4. #4 by k1980 on Tuesday, 17 March 2009 - 6:18 pm

    From RPK’s blog

    The Constitutional Crisis of 1993 arose from an ugly confrontation between Umno and the Rulers over a question that had direct and profound implications on their sovereignty and that of the Yang diPertuan Agong. For good reason, the Head of State in most countries may not be prosecuted in an ordinary court of law. In 1993, the government campaigned to remove this immunity through amendments to the Constitution.

    The Rulers and Parliament were railroaded by you-know-who’s administration and the amendments duly passed. These are the very same amendments, which, today, make it legal for a Ruler to be prosecuted.

  5. #5 by ekans on Tuesday, 17 March 2009 - 6:50 pm

    Wasn’t it last year that a private bank had successfully sued a reigning monarch of one of the federated states in this country over a business deal that had gone sour?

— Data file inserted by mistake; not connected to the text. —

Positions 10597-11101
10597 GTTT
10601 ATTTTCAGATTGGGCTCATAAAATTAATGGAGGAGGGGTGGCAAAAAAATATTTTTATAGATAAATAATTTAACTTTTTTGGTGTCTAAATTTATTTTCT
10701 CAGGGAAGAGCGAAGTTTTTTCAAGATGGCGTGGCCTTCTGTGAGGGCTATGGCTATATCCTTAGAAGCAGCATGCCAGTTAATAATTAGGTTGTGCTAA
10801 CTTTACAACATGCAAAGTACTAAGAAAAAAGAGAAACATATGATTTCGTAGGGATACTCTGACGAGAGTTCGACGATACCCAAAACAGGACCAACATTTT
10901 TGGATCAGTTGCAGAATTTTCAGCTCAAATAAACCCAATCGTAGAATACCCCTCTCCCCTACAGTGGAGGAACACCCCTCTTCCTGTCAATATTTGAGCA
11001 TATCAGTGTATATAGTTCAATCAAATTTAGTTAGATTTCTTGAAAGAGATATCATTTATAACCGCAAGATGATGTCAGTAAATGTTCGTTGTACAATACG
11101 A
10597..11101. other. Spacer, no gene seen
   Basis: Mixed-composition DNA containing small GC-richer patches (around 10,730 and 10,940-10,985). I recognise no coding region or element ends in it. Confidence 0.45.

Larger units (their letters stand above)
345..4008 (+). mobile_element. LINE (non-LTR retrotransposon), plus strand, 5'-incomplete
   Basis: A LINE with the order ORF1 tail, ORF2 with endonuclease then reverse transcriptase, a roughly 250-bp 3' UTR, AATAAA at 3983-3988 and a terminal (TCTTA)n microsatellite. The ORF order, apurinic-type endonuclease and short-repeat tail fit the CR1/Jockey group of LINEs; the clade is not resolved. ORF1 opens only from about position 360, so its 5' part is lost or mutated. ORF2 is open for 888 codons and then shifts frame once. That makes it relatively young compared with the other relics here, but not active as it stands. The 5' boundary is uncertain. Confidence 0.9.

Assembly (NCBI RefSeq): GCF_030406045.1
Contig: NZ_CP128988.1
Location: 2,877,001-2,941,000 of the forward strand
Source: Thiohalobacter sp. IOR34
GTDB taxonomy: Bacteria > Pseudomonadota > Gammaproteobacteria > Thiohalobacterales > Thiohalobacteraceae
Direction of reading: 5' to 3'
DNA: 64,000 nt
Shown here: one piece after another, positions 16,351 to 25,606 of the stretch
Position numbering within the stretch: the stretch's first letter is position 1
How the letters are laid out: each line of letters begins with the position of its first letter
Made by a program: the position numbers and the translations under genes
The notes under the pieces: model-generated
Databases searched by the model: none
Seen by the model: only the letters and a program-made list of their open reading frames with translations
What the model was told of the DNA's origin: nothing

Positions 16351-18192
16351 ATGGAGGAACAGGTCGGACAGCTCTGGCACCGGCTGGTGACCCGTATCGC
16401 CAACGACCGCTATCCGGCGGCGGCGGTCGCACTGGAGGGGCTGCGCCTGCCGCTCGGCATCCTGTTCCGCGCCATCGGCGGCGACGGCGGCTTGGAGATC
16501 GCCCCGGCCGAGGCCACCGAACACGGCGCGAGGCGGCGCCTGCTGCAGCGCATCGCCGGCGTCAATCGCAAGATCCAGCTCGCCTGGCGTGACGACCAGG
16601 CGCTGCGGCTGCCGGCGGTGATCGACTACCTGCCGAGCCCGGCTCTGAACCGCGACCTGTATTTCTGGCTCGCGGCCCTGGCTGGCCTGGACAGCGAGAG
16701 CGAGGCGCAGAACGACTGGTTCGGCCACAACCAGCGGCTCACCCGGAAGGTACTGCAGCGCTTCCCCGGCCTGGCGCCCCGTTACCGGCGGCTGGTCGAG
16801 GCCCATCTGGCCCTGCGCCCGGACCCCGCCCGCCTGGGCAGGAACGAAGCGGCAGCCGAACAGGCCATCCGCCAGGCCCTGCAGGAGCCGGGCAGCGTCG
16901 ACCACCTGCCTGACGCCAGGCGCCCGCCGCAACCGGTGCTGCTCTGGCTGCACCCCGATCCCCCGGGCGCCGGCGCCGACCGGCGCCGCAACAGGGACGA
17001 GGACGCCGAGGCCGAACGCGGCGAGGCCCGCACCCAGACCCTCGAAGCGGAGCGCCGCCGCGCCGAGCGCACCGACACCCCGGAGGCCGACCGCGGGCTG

Why weren’t that bank’s owners, board of directors, etc. made to face the same charges as Karpal?

    Simply because that bank’s suit against the monarch was purely financially motivated, which has no political intention of preventing UMNO-BN from holding onto power.

  6. #6 by StevePCH on Tuesday, 17 March 2009 - 7:26 pm

    i strongly believe that YB KS wil prevail in terms of constitutional rights. However, to have a fair trial is questinable at this juncture looking at what that has happened on Perak.

    this witch hunt will continue and guys, beware of your comment. Comments are now under microscopic scrutiny of BeEnd now. They will go after you at any open chances.

  7. #7 by wanderer on Tuesday, 17 March 2009 - 7:26 pm

    These UMNO goons have removed the immunity of the Sultans and now, they are shouting foul!
    Come, come, you cannot have it both ways…I thought Tun Mahathir sang it very clearly and loudly, “I did it MY WAY”
    This simply shows the immaturity and arrogance of the present bunch of UMNOputras.

  8. #8 by Loyal Malaysian on Tuesday, 17 March 2009 - 7:35 pm

    I supposed there’s no point in asking Karpal to sue that Sultan now.
    If it be of any use, I supposed he would have gone ahead.